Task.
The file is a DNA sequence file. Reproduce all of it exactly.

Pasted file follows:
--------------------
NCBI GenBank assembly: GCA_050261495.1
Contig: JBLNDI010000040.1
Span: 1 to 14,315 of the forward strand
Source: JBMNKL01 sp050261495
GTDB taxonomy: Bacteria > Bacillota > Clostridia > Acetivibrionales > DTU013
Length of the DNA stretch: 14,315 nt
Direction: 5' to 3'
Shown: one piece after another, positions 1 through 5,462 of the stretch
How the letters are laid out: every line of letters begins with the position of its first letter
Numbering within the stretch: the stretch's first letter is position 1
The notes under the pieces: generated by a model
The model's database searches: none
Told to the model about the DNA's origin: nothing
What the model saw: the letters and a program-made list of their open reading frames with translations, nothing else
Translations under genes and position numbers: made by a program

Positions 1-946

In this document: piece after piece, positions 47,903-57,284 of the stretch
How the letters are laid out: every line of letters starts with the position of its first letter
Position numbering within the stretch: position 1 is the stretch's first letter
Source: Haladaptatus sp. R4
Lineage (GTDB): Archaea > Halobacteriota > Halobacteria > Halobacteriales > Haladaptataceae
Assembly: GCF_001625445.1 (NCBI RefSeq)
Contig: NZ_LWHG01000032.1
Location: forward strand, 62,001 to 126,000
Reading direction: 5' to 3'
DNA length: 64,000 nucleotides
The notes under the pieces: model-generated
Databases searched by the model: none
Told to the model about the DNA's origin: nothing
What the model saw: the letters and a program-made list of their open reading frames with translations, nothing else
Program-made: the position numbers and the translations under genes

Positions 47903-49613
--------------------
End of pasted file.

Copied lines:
NCBI GenBank assembly: GCA_050261495.1
Contig: JBLNDI010000040.1
Span: 1 to 14,315 of the forward strand
Source: JBMNKL01 sp050261495
GTDB taxonomy: Bacteria > Bacillota > Clostridia > Acetivibrionales > DTU013
Length of the DNA stretch: 14,315 nt
Direction: 5' to 3'
Shown: one piece after another, positions 1 through 5,462 of the stretch
How the letters are laid out: every line of letters begins with the position of its first letter
Numbering within the stretch: the stretch's first letter is position 1
The notes under the pieces: generated by a model
The model's database searches: none
Told to the model about the DNA's origin: nothing
What the model saw: the letters and a program-made list of their open reading frames with translations, nothing else
Translations under genes and position numbers: made by a program

Positions 1-946

In this document: piece after piece, positions 47,903-57,284 of the stretch
How the letters are laid out: every line of letters starts with the position of its first letter
Position numbering within the stretch: position 1 is the stretch's first letter
Source: Haladaptatus sp. R4
Lineage (GTDB): Archaea > Halobacteriota > Halobacteria > Halobacteriales > Haladaptataceae
Assembly: GCF_001625445.1 (NCBI RefSeq)
Contig: NZ_LWHG01000032.1
Location: forward strand, 62,001 to 126,000
Reading direction: 5' to 3'
DNA length: 64,000 nucleotides
The notes under the pieces: model-generated
Databases searched by the model: none
Told to the model about the DNA's origin: nothing
What the model saw: the letters and a program-made list of their open reading frames with translations, nothing else
Program-made: the position numbers and the translations under genes

Positions 47903-49613